How ridiculous. Sex and shared finances are two basic assumptions undertaken in the average marriage. Reading one’s spouse’s email is not. They are not equatable. No consent (implied or otherwise) to read a spouse’s email is extant in a typical marriage, someone would have to go out of their way to give permission for such an occurrence.
Your mail and your spouse’s mail are delivered to the same address, by the way. Email doesn’t work this way.
Somebody nailed you with one of your emails, didn’t they?
Why is it ridiculous to say this (or something like it) is something either a state supreme or the U.S. supreme court will rule on? If this guy is convicted there will be an appeal and a higher court will rule on it. Where does the ridiculousness of my post kick in?
How is reading the password off of a notepad different from using the latest zero-day attack or some social engineering technique. Either you’re an authorized user of the system or you’re not.
Also an implied expectation of marriage is the elimination of privacy. I mean Sex alone trumps any claims about email.
I don’t think the charges relate to privacy at all. The man is charged with hacking. The fact that they were husband-and-wife doesn’t matter any more than if the relationship was parent-and-child. I suspect the charges are misplaced.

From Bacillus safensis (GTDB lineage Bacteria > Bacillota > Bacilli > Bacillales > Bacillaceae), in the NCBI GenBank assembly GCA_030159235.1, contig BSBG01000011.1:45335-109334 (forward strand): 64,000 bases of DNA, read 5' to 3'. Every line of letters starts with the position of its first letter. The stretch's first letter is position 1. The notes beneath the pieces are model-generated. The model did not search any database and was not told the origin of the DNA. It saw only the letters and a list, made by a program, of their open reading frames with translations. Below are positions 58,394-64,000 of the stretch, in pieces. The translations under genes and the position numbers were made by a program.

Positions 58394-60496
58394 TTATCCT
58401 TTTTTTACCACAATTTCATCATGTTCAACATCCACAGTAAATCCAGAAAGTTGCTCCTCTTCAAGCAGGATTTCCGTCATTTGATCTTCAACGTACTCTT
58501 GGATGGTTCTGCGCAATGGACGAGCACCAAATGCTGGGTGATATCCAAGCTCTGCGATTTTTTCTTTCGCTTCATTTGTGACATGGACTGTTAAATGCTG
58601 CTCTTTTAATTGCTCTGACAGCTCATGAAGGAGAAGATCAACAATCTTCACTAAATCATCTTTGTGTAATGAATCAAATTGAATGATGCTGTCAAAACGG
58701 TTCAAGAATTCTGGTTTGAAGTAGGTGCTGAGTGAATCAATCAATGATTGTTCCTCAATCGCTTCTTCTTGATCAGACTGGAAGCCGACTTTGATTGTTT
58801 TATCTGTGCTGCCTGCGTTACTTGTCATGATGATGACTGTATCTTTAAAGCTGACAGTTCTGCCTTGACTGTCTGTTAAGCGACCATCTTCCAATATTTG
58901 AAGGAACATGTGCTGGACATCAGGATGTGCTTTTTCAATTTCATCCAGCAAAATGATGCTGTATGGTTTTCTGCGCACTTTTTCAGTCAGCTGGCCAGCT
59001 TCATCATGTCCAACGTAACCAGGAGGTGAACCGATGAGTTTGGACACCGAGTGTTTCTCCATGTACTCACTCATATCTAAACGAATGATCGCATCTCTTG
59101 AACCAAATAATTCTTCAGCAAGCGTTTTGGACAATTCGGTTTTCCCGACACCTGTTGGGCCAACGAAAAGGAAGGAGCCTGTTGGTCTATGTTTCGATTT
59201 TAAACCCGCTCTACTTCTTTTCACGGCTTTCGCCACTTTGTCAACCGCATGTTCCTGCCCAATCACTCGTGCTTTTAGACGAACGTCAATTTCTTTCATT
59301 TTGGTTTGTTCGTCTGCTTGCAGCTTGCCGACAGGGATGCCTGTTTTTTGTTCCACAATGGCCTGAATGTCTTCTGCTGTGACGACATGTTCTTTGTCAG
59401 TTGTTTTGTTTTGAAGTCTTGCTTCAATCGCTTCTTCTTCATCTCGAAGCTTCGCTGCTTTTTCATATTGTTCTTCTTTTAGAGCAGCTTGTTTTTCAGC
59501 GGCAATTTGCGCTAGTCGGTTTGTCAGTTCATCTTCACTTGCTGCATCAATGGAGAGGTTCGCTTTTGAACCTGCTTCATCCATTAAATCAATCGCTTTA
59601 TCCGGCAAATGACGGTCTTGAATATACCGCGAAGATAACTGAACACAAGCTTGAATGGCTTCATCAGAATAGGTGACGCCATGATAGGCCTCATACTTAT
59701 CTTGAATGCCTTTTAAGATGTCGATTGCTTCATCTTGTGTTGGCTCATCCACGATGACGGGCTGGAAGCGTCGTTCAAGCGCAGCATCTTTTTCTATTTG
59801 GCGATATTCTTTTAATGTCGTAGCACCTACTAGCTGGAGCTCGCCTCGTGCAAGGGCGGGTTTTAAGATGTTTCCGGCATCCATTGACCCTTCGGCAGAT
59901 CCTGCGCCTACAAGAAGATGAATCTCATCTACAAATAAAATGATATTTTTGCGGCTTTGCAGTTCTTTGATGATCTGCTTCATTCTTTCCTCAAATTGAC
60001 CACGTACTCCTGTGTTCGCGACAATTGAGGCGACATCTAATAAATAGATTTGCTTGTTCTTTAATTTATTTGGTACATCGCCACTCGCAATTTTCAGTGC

I’m not sure that the analogy of a wife opening a man’s mail apply here. A better analogy might be a wife opening a husband’s personal post office box and paying the bills inside. But I don’t want to speculate about the law and I am not a fan of analogies anyway.
FWIW, this is the other article I read. It doesn’t have much more information.
Right, I don’t know that it matters in this case. I am not familiar with this Michigan anti-hacking legislation and whether it covers any unauthorized access of any type of system or if there are conditions that must be met. I was just laying out the main points of his defense.
Is computer hacking simply unauthorized access? Or does it describe a set of technical procedures used to gain unauthorized access?
If it is the first definition, then guessing someone’s password and accessing their account is hacking. Does it apply to a parent looking at a kid’s email or Facebook account? Or an adult child accessing a deceased parent’s email account in order to contact friends?
So much for the ‘sanctity of marriage’.
It could depend upon those who sent emails to the wife account, they have a reasonable expectation of privacy.
Imagine confidential material eing sent to her, or perhaps sensitive commercial communications, there might well be some serious implications.There might even be some sort of non-disclosure clause in a contract.
That would put quite a lot of responsibility on the wife to ensure security of her accountss too. As for the affair, well this seems to be some sort of pre-divorce posturing, a sort of nuclear option.
So the wife of pkbites is a criminal?
Dunno about the law itself, but it seems to me that the wife’s outrage over the invasion of privacy loses a lot of its moral high ground when you consider that she was, in fact, actually having an affair. It’s a little like a drug kingpin complaining the informer wore a wire.
I’m not saying the ends justify the means, but clearly she was using the “privacy wall” to conduct a moral crime that used to be a legal crime as well. “I was relying on him to follow the rules so that I could break them” is weak defense.